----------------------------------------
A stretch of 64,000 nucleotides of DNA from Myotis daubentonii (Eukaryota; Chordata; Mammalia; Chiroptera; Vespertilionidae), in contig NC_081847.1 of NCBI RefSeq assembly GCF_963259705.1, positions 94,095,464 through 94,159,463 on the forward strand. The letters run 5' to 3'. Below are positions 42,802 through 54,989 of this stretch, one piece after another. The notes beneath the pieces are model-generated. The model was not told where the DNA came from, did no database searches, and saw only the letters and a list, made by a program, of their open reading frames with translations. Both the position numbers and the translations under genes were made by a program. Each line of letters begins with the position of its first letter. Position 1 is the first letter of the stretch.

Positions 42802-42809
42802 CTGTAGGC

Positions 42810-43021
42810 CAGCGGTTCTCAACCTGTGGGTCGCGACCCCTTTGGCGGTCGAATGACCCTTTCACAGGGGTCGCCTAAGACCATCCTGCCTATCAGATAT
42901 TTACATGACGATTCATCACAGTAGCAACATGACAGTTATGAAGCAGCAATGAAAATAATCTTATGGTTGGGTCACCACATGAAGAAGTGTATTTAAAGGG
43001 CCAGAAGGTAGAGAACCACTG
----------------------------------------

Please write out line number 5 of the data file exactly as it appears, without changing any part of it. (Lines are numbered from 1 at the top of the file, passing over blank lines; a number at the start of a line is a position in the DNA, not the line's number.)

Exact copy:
42810 CAGCGGTTCTCAACCTGTGGGTCGCGACCCCTTTGGCGGTCGAATGACCCTTTCACAGGGGTCGCCTAAGACCATCCTGCCTATCAGATAT